The intent of Title VII of the Civil Rights Act of 1964, to protect workers from employer discrimination, is alive and well as courts continue to use this more than 50-year-old statute to defend citizens who are unjustly targeted by their employer for their sex, national origin, race, color, or religion. And thanks to a skydiving instructor and a ruling by the 2nd U.S. Circuit Court of Appeals, sexual orientation is becoming more recognized as a status that falls under these protections.
Sexual orientation discrimination is a form of sex discrimination, the court recently determined in its 10-3 opinion, which mirrors a previous ruling by the 7th Circuit Court of Appeals last year, according to CNN. The opinion affirms the conclusion of the 7th Circuit as well as EEOC Decision No. 0120133080 that the employee’s sex is being taken into consideration in relation to the person they are attracted to. In other words, if a male employee was attracted to a man and a female employee is attracted to that same man, punishing the male employee would be discrimination based on his sex, all other considerations remaining the same. The ruling further outlines “associational discrimination,” as a form of sex discrimination because the “employer took his or her sex into account by treating him or her differently for associating with a person of the same sex.”
This flings opens the door for others in those circuits to file lawsuits for sexual orientation discrimination. The 2nd Circuit Court of Appeals covers Connecticut, New York and Vermont, while the 7th Circuit Court of Appeals includes areas of Indiana, Illinois, and Wisconsin.Californians are fortunate that the state’s Fair Employment and Housing Act already includes “sexual orientation” among protected employee traits for employers of five or more. It protects applicants and current employees from discrimination for sexual orientation or retaliation for asserting their employee rights. Our law firm is proud to defend employees who have been the victim of discrimination for sexual orientation, among other statewide protected statuses, like sex, gender, gender identity, gender expression, and more. And we know that as more courts affirm employee sexual orientation protections, we come closer to the day all employees will finally be protected at the federal level.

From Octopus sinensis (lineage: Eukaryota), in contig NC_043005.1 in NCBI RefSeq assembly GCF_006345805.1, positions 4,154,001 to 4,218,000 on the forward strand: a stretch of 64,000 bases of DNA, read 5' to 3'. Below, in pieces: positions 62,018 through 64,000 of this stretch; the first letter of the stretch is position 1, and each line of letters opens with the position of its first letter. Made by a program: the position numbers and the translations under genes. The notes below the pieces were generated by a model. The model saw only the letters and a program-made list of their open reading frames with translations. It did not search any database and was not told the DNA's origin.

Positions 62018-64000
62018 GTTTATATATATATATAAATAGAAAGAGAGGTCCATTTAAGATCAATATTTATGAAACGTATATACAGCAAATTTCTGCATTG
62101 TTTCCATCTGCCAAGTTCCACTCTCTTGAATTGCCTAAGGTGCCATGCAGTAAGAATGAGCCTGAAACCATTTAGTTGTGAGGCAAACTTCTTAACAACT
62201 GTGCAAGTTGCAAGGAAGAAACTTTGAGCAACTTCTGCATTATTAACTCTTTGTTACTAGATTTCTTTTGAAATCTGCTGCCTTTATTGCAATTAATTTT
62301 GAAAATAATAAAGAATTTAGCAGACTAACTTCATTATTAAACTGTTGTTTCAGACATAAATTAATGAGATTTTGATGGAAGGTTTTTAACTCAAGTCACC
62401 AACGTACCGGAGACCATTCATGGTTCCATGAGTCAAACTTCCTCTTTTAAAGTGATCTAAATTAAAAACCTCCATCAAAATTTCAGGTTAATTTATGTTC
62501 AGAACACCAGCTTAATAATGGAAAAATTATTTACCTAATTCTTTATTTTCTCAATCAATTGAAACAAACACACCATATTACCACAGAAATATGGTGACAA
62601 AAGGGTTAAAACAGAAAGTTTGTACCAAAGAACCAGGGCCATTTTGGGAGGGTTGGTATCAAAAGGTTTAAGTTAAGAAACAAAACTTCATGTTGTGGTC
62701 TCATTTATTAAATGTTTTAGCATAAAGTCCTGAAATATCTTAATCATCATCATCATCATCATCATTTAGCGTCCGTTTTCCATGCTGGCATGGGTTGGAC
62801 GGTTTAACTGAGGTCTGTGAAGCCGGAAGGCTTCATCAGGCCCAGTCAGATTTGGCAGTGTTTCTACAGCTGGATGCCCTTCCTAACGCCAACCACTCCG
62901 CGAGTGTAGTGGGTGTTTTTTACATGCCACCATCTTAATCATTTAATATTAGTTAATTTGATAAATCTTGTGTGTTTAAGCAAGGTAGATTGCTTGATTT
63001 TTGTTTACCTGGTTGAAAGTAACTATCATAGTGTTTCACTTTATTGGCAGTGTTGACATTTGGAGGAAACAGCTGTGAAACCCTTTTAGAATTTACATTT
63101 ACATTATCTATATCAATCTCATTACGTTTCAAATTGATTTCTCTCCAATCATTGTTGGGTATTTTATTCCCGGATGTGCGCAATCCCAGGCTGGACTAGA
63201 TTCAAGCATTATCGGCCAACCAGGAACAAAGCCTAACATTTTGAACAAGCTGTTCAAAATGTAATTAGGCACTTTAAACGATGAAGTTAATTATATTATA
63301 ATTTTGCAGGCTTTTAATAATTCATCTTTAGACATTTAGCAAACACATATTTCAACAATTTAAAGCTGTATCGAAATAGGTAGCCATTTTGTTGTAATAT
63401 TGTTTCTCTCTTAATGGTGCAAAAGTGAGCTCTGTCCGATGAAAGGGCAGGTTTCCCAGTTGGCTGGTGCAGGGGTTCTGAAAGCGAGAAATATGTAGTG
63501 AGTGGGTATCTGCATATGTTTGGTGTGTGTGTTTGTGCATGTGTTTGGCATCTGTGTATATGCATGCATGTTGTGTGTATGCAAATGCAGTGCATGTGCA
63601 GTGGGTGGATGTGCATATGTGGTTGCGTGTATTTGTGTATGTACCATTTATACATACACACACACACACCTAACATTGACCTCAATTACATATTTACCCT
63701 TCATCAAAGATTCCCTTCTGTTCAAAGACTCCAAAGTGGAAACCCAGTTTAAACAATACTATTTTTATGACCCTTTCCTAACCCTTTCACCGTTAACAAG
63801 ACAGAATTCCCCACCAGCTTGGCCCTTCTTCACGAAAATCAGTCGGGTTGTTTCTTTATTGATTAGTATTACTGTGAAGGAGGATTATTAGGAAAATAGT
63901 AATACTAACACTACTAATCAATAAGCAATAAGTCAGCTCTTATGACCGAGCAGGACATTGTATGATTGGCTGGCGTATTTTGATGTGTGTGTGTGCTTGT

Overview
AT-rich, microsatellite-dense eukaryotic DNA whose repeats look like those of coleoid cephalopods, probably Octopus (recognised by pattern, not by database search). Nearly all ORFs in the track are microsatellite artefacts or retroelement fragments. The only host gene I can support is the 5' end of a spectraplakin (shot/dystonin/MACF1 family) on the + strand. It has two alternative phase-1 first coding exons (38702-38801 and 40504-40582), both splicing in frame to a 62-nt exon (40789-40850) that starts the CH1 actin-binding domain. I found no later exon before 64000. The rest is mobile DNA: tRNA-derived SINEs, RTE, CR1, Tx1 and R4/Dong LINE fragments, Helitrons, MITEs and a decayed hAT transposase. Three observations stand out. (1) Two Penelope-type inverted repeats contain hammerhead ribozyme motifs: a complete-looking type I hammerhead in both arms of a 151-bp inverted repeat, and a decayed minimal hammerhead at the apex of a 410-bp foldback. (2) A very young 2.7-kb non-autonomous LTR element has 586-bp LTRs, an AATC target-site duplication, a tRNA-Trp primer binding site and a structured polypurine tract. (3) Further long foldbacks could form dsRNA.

In the case associated with this latest judgment, a skydiving instructor was fired in 2010 allegedly after revealing his sexual orientation to a sky diver of the opposite sex he was supposed to perform a tandem jump with. Plaintiff said this revelation was intended to alleviate possible discomfort due to the body-to-body contact during jumps, according to the lawsuit. The client’s boyfriend, however, complained to the company, contending inappropriate touching also took place, which plaintiff denied.
The instructor in this lawsuit sadly passed away before the case went to trial, so he never saw this momentous victory. But our Orange County sexual orientation discrimination attorneys know his legacy will live on well beyond today. We applaud his estate for continuing with the lawsuit, which has set precedent that could help many more LGBT employees fighting to work in a safe, fair, and equal workplace. And we will continue that fight in Orange County for anyone who has been subject to discrimination in the workplace based on their sexual orientation. Our attorneys have extensive experience in LGBT issues, sexual orientation discrimination, sex discrimination, and harassment, that we will use to further your case.
Contact the employment attorneys at Nassiri Law Group, practicing in Orange County, Riverside and Los Angeles. Call 949.375.4734.
Zarda v. Altitude Express, Inc., Feb. 26, 2018, U.S. Court of Appeals for the Second Circuit
More Blog Entries:
Protection Against Sexual Orientation Discrimination Extended in California, Jan. 7, 2016, Orange County Employment Lawyers Blog